About This Site

NeuralTubeDefect.com is an educational website dedicated to providing information about this most common form of birth defect.  There are several types of neural tube malformations that develop as congenital defects; spina bifida is the best known and most frequently occurring NTD.  We have assembled accurate information on these defects, all of which have to do with the failure of the “neural tube” to close during a child’s gestation.

The neural tube is simply the tube formed around the spinal cord by the vertebrae and the discs between them.  When this tube fails to take full shape and enclose the spinal cord or areas of the brain just above it, one of several types of defects develop in the newborn infant.  Included in the definition of NTDs are conditions that involve incomplete development of the skull as well, which results in lack of protection for the central nervous system within the cranium.

Our site presents information on these several types of defects: how they are formed, how they are treated, and most important – what causes them to occur.  The uptick in NTD birth defects in recent years has been assigned in part to widespread use of several types of popular medications.  On this website you will find a review of the clinical research that has been done which has established the relationship between environmental conditions for the mother and the occurrence of a NTD in the infant.

What You’ll Find Here:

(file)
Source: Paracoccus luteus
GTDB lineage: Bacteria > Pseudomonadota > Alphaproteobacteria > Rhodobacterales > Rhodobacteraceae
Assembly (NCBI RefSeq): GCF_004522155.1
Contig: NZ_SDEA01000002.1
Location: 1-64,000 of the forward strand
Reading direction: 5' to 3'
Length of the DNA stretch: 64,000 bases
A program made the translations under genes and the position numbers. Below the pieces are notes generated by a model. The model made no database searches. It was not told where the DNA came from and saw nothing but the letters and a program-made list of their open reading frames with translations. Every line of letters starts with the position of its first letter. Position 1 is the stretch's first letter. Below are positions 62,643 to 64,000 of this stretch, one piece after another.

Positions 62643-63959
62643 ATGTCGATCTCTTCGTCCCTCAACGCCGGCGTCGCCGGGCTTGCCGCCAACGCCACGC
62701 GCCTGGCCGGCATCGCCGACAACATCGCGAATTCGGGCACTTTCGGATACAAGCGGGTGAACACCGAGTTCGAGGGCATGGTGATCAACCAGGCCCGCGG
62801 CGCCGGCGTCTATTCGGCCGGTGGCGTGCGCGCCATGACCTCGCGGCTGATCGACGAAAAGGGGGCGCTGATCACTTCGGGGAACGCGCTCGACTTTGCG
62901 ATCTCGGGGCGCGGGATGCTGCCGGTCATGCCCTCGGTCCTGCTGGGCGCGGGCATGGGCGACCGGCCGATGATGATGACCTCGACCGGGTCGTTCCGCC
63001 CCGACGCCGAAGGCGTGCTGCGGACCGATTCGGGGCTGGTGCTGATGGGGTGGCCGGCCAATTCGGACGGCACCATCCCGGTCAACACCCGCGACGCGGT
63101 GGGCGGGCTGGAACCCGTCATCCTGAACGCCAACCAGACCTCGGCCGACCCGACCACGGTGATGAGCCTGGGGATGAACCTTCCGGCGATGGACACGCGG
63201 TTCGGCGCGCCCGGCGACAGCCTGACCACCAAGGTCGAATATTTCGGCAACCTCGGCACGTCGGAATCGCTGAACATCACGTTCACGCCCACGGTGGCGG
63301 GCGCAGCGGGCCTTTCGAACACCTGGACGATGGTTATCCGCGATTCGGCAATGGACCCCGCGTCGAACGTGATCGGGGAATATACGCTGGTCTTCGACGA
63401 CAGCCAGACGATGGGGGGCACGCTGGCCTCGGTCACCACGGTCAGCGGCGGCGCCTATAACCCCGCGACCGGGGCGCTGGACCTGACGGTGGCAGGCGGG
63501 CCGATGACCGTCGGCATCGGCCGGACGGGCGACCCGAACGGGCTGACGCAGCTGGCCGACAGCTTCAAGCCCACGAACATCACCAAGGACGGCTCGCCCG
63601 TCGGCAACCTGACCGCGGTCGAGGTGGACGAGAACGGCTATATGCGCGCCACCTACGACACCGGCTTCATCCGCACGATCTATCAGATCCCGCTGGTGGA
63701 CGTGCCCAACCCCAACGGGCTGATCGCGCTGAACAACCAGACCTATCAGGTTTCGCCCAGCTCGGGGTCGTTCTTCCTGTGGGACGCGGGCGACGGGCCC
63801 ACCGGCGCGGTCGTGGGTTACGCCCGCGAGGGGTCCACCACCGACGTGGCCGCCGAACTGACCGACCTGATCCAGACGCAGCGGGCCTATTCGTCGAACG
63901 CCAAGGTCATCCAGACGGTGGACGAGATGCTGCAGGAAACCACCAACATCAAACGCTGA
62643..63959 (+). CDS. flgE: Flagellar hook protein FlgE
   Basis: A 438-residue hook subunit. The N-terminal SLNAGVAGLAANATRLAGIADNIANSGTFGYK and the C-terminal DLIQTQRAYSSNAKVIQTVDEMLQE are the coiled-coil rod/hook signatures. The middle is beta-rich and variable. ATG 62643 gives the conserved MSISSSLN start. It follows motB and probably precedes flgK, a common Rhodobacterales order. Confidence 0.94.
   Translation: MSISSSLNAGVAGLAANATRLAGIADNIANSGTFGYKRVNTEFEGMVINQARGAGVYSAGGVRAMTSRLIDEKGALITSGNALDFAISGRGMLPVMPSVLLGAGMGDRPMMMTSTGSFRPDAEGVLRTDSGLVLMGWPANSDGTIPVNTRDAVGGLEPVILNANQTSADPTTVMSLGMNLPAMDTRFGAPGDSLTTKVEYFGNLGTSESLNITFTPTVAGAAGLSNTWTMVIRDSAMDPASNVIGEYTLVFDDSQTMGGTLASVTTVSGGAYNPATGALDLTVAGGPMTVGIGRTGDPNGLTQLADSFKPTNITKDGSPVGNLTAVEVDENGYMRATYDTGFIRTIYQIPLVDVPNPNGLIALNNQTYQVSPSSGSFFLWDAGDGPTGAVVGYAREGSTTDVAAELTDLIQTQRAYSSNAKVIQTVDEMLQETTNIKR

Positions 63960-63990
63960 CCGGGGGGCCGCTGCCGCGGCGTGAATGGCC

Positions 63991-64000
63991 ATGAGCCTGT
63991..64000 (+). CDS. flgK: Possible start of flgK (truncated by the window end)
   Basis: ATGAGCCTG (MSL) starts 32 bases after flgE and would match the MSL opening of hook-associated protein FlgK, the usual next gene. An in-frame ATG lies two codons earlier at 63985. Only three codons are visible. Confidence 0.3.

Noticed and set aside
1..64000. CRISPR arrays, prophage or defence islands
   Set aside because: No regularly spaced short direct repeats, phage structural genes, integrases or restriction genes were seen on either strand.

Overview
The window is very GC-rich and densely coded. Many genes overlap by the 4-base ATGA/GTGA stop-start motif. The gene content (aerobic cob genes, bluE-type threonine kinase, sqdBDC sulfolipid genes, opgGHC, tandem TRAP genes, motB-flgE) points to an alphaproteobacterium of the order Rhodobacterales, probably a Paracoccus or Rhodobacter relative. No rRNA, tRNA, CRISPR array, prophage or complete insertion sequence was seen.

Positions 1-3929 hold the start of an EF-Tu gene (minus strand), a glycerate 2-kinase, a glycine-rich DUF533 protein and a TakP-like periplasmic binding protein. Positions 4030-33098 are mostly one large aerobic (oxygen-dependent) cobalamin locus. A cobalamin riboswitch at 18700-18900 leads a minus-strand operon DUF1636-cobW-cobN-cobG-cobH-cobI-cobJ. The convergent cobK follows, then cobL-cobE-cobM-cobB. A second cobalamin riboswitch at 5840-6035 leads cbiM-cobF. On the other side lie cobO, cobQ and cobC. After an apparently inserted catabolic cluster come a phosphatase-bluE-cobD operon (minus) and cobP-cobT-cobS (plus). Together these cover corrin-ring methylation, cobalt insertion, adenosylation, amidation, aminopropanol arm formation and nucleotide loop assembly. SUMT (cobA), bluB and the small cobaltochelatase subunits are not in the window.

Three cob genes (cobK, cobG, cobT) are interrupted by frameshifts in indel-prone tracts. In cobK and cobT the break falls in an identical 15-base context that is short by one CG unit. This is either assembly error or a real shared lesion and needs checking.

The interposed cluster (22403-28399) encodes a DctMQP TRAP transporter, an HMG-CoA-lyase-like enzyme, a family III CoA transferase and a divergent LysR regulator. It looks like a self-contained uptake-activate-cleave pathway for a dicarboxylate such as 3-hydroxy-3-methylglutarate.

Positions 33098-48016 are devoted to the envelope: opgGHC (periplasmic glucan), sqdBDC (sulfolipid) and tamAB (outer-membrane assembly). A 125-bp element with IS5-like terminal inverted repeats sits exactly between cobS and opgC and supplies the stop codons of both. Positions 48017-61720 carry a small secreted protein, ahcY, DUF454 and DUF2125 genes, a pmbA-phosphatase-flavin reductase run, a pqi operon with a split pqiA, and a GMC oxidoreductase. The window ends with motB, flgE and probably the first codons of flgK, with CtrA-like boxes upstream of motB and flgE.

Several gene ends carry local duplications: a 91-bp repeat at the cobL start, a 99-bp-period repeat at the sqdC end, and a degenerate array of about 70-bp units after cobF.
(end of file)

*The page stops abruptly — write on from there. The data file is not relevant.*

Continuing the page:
Clear explanation of the most common forms of neural tube defects, as they are defined by the American Medical Association and pediatric specialists.  There are several sub-categories for these afflictions, as well as a general division for all types of neural tube defects into either open or closed malformations.  These are the most common names you’ll find for NTDs and for the information in our files

  • Spina Bifida
  • Anencephaly
  • Encephaloceles
  • Hydranencephaly
  • Iniencephaly


There are dozens of treatment centers and research facilities that have developed expertise in working with infants who have a NTD.  There are also additional support organizations formed by medical professionals or, in many cases, parents who have experience in creating a life for a child born with a neural tube defect.  Our collection of resources will provide you with websites, locations, contacts, and suggestions for finding the type of assistance you need.

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